Serpent's Tail to publish exploration of Jo Cox's murder

Serpent's Tail to publish exploration of Jo Cox's murder

Serpent’s Tail is to publish Things That Divide Us, an exploration of the murder of Labour MP Jo Cox and the rise of nationalism and the far-right, by Kester Aspden.

Hannah Westland, Serpent’s Tail publisher, acquired UK Commonwealth (excluding Canada) rights from Matthew Hamilton at Aitken Alexander before going on maternity leave.

Things That Divide Us is a literary investigation into the murder of West Yorkshire MP Jo Cox and an exploration of the growth of extreme nationalism in post-Brexit Britain.

The book will confront the "dark and hateful" side of contemporary Britain using a blend of reportage, social history and memoir. Aspden grew up in Yorkshire and the book will centre on the police investigation of Cox’s murder and the trial of her killer, but ranges more widely to explore the rise of nationalism and far-right politics in Britain in the lead up to and aftermath of Brexit.

Rebecca Gray, acting Serpent’s Tail publisher, said: "When Hannah bought this book we were united behind its author’s premise – to shine a light on the rise of the extreme right to better understand who we are throughout this country. It’ll be an important addition to the nationwide conversation that is only just beginning. I can’t think of a writer better placed to take on this complex subject."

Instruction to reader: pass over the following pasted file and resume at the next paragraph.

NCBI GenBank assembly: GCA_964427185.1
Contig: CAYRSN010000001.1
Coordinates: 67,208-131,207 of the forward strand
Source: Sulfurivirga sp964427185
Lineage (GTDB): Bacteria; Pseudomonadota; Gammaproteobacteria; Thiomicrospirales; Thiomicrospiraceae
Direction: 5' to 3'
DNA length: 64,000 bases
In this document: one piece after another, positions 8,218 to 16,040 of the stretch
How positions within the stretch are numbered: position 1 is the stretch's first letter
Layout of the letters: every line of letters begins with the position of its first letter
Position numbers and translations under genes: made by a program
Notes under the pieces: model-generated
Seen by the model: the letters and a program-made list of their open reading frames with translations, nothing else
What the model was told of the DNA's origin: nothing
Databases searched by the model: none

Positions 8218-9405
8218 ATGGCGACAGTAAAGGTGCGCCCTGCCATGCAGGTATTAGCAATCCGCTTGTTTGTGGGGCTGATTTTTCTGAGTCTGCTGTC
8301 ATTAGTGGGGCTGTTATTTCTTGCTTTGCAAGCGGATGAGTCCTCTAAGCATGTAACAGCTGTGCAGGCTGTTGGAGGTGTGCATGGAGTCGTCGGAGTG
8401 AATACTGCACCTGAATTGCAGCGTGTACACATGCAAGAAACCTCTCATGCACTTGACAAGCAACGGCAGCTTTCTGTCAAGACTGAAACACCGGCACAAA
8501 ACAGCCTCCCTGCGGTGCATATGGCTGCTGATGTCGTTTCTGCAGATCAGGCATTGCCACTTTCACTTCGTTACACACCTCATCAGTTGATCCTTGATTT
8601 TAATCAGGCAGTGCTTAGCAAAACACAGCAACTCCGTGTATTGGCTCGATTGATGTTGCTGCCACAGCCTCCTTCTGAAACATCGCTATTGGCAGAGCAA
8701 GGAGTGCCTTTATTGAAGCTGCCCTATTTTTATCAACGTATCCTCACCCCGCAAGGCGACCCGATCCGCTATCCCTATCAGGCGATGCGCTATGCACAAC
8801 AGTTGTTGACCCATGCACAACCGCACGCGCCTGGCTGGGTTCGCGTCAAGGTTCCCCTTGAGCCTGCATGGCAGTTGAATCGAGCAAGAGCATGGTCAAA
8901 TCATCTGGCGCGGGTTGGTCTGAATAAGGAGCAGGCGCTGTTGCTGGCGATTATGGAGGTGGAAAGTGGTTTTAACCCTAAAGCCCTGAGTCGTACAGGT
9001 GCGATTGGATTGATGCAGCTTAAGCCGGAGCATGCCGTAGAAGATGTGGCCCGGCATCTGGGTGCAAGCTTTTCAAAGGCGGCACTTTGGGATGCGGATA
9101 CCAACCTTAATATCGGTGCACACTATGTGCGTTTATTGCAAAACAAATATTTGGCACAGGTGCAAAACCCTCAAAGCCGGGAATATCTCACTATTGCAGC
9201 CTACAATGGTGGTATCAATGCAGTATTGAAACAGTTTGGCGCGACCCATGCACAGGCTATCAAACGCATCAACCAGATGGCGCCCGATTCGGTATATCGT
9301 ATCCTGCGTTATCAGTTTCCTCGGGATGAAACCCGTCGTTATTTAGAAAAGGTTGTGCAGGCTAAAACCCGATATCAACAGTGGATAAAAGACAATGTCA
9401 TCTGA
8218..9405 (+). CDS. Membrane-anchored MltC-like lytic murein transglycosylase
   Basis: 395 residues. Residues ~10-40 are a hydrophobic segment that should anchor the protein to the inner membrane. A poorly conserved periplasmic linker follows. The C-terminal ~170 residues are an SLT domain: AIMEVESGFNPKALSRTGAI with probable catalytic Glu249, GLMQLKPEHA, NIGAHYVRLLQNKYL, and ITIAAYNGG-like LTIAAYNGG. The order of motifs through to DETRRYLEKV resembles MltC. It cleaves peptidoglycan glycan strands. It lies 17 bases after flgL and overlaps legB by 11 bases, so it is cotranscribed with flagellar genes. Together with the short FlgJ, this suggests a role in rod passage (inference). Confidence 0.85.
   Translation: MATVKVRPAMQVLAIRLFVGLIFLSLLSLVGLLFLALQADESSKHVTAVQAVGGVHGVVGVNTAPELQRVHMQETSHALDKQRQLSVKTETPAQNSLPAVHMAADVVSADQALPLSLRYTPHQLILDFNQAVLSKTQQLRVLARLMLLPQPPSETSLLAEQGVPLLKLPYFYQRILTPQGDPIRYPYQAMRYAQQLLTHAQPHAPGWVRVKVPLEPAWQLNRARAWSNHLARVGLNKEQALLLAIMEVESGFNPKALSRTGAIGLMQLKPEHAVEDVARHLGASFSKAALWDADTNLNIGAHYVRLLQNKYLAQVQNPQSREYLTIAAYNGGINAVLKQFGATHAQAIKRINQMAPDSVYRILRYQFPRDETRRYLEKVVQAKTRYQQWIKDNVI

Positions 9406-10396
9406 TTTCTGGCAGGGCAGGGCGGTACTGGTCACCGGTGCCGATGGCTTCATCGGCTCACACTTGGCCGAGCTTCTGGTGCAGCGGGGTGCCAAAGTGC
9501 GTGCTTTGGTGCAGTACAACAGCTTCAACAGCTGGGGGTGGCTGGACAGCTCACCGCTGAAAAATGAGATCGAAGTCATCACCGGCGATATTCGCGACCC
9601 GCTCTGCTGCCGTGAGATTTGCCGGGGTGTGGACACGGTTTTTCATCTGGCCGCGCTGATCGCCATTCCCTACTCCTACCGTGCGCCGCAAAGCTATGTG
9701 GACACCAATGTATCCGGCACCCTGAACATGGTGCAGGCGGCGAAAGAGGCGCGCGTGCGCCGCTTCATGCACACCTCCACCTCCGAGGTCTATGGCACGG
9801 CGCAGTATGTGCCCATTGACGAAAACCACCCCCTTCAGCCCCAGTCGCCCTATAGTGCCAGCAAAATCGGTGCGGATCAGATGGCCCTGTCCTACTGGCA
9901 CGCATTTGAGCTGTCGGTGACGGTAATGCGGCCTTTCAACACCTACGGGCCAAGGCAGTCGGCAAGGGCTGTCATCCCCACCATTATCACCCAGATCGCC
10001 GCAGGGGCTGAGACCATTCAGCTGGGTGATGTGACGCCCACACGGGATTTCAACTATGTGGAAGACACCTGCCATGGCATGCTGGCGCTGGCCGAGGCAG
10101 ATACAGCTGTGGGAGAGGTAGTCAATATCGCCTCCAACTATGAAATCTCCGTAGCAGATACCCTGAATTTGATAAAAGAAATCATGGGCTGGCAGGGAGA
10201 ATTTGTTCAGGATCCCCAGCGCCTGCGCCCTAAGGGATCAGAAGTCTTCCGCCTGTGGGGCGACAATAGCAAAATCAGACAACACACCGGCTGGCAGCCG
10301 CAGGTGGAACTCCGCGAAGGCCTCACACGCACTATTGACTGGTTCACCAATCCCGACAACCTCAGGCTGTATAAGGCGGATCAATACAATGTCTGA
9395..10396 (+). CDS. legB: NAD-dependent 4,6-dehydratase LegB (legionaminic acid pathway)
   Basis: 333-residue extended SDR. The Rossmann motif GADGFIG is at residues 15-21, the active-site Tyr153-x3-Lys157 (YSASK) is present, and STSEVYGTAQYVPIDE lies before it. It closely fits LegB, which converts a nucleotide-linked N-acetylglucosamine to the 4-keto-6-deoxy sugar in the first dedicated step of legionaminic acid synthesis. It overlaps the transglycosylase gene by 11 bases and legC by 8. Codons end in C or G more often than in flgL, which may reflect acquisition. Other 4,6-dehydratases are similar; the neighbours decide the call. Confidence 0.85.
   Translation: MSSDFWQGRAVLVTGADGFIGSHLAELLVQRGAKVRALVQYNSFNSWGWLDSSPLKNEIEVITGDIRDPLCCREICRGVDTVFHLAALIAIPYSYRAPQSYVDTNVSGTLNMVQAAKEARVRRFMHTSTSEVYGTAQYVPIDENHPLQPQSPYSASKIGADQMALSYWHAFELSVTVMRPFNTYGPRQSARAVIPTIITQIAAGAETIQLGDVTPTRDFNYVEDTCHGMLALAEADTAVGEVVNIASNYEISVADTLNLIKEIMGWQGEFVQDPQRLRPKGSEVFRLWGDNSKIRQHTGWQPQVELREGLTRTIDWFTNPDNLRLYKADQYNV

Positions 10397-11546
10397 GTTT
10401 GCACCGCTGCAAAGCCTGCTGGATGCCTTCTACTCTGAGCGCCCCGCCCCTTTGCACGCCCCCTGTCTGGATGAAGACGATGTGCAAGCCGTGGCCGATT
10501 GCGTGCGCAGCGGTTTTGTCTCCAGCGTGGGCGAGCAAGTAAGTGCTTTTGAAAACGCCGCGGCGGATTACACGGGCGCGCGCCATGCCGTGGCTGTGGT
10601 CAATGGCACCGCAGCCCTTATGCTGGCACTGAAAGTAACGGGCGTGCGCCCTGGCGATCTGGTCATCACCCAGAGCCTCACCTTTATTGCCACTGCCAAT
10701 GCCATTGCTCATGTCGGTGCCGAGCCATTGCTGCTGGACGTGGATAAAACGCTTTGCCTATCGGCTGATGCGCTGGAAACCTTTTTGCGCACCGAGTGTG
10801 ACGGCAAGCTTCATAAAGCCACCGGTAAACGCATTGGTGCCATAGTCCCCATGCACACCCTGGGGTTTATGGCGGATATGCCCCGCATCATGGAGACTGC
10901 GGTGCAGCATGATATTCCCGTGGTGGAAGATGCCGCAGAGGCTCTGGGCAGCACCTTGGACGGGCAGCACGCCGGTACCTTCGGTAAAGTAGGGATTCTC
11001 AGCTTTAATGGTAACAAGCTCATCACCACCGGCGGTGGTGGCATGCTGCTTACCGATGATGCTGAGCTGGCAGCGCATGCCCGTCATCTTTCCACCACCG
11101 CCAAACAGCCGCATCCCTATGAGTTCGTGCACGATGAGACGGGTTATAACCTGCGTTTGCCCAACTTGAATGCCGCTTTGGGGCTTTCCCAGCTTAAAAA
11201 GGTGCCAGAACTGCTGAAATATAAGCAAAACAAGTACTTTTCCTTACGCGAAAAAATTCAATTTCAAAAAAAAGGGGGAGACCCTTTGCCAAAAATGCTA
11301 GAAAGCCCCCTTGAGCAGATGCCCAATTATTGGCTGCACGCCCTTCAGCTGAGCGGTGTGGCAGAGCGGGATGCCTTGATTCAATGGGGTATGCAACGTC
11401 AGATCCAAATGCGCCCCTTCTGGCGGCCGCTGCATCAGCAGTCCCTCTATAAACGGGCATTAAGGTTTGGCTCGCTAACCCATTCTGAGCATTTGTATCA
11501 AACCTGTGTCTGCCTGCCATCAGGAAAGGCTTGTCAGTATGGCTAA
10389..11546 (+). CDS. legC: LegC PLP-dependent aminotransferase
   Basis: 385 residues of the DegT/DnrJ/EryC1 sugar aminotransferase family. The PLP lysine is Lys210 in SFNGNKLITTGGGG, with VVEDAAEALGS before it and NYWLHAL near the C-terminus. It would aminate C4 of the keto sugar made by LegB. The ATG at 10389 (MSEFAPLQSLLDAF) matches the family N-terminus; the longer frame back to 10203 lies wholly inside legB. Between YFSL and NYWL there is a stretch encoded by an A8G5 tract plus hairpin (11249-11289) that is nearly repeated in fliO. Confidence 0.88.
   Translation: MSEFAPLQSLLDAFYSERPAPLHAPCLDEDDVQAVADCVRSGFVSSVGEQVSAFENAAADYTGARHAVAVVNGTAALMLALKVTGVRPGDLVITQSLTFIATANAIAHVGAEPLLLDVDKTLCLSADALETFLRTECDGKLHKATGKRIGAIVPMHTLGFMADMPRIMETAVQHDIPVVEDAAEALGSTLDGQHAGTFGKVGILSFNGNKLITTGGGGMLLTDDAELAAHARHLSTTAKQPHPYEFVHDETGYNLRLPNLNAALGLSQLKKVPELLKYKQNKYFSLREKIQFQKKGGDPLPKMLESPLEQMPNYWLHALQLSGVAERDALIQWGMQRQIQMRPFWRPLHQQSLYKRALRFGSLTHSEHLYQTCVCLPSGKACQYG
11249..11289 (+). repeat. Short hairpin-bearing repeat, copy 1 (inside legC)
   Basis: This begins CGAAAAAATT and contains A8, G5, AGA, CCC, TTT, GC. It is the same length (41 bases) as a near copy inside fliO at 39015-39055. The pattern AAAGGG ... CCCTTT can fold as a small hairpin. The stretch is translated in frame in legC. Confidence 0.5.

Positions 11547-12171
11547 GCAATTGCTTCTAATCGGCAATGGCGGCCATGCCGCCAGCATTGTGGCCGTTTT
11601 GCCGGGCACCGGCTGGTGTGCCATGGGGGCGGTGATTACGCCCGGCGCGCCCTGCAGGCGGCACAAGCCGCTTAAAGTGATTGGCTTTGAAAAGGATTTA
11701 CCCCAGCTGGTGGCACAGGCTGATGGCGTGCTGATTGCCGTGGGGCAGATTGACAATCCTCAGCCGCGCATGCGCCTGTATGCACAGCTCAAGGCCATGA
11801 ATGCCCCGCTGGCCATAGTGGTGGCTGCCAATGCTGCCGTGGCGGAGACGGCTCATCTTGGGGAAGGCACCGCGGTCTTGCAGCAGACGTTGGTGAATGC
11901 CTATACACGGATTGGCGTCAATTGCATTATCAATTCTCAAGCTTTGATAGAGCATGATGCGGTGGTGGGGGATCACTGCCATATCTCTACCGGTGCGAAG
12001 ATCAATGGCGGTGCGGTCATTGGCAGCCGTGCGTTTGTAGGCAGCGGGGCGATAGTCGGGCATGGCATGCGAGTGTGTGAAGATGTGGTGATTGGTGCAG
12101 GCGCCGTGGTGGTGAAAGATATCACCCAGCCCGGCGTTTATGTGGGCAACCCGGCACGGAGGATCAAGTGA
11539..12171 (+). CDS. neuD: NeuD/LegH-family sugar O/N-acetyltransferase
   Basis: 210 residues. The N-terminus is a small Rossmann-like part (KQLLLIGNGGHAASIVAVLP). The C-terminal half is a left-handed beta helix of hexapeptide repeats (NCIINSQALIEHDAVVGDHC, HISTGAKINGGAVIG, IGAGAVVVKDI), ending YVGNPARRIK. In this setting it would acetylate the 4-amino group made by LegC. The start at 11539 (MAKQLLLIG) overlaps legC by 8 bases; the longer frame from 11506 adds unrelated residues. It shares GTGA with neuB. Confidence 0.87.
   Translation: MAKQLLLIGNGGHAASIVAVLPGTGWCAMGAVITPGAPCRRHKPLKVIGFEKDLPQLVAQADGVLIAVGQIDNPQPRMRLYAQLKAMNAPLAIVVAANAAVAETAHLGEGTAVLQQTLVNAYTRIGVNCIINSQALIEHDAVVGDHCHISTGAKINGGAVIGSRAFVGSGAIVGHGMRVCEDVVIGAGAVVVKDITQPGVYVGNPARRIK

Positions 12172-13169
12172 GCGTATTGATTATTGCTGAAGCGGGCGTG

Aspden added: "This is a painful subject and in order to understand what happened in Birstall in June 2016 I have to face up to some of the darker parts of my own past. The standard left and right approaches to these questions seem to be of less use in these unsettling times. So it is great to be reunited with my former agent Hannah Westland. I have always looked to Serpent's Tail for exciting, challenging writing and it is a honour to join a list including writers I admire like David Peace, Anthony Cartwright and Cathi Unsworth."

Aspden was born in 1968 in Toronto, Canada, and was raised in Yorkshire. His book The Hounding of David Oluwale (Jonathan Cape, 2007) won the Crime Writers’ Association Award for Non-Fiction and was adapted for the stage.